Los Angeles experiencing alarming jump in fires at homeless encampments

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Thursday, May 13, 2021
LA experiencing alarming jump in fires at homeless encampments
In 2018, there was an average of seven fires a day at encampments in Los Angeles. In 2021, that number has tripled to 25.

LOS ANGELES (KABC) -- As the homeless crisis continues to grow in the city of Los Angeles, the fire department is responding to an increasing number of fires at encampments.

In 2018, there was an average of seven fires a day at encampments and in 2021, that number has more than tripled to 25. Fires involving the few hundred homeless who live at the Venice Beach boardwalk has been such a problem, the L.A. Fire Department has added a fast-response vehicle on patrol to put fires out before they spread.

"You've got an emergency going on down here. If there were wildfires, an earthquake, we would help the people. Instead, we just leave them in the street to fend for themselves," said Shawn Stern, a 34-year resident of Venice Beach.

RELATED: Gov. Newsom announces $12 billion plan to tackle homelessness in California

Gov. Gavin Newsom on Tuesday proposed $12 billion in new funding to get more people experiencing homelessness in the state into housing and to "functionally end family homelessness" within five years.

"People are using fires for lots of different things. Cooking, keeping warm. Inevitably, you've got tents, clothes on the ground, inevitably fires start," said Stern.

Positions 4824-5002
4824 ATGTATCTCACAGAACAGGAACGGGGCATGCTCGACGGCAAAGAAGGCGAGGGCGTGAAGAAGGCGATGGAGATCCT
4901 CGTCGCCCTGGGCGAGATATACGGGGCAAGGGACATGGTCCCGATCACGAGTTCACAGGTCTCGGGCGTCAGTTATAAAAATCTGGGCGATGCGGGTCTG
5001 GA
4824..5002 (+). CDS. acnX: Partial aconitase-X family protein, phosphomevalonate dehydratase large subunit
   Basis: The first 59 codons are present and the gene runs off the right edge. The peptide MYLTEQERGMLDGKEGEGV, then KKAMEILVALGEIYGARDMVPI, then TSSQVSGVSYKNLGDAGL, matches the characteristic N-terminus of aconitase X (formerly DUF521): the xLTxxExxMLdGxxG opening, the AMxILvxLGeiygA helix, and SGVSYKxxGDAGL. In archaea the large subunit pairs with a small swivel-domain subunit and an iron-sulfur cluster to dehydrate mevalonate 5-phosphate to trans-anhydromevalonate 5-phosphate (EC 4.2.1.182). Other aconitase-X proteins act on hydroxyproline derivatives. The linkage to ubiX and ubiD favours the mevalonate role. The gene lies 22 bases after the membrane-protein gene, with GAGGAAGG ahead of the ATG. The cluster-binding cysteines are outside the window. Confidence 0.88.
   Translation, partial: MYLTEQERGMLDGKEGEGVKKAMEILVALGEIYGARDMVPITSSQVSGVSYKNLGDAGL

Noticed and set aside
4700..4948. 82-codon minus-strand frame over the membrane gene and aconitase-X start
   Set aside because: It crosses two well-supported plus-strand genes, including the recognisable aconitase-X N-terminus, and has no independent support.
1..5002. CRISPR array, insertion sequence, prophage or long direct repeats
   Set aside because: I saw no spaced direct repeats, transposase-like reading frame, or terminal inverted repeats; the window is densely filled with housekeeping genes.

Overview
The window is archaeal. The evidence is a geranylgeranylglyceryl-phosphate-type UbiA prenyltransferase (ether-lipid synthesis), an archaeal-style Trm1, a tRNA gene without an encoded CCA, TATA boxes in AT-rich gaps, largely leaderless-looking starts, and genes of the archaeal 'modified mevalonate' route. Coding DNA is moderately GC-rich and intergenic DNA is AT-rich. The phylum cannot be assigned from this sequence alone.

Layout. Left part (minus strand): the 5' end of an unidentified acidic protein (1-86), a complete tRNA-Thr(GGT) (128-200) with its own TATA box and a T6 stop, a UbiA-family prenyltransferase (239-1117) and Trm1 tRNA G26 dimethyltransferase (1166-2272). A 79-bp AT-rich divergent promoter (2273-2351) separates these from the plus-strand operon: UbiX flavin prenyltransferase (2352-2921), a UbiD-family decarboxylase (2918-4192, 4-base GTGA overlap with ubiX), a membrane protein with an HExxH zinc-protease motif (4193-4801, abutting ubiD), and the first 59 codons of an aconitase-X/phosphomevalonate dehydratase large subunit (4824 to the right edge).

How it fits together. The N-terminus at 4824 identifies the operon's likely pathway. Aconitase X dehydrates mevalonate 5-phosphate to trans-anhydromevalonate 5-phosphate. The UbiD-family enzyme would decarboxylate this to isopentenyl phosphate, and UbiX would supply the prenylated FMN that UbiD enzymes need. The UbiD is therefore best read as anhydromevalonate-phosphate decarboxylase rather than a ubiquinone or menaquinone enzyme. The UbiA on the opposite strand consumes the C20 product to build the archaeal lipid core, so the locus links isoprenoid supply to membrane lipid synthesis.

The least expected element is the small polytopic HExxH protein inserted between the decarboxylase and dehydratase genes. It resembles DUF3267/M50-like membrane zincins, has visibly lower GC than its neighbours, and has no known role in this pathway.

The LAFD tells Eyewitness News they're focused on educating themselves and the public on safe cooking and heating tools to avoid fires, and believe the larger footprint will help keep everyone safe.

"What we want to do is for this red rig here be a deterrent and raise the awareness about how we can do things more safely and make sure the fires stay at a small level if at all," said Armando Hogan, the deputy chief for operations of the LAFD's West Bureau.

RELATED: Venice boardwalk now a huge homeless encampment

Once prime beachfront property, parts of Venice have transformed into a homeless hotbed.

But adding fire resources won't eliminate the problem and the department knows that, which is why they're working with other agencies to get the homeless help. Not all the fires are accidental, some are arson and longtime Venice resident Shawn Stern is afraid the LAFD vehicle will only serve as a Band-Aid.

"If you have a failed plan, and you continue to do the same failed plan even with all the money the governor wants to give, it's not gonna change unless you change the plan. The plan doesn't work. Time to reevaluate. Help these people. People are dying in the streets," said Stern.

The fire department's fast-response vehicle will be on patrol 10 hours a day, four days a week and be increased as needed.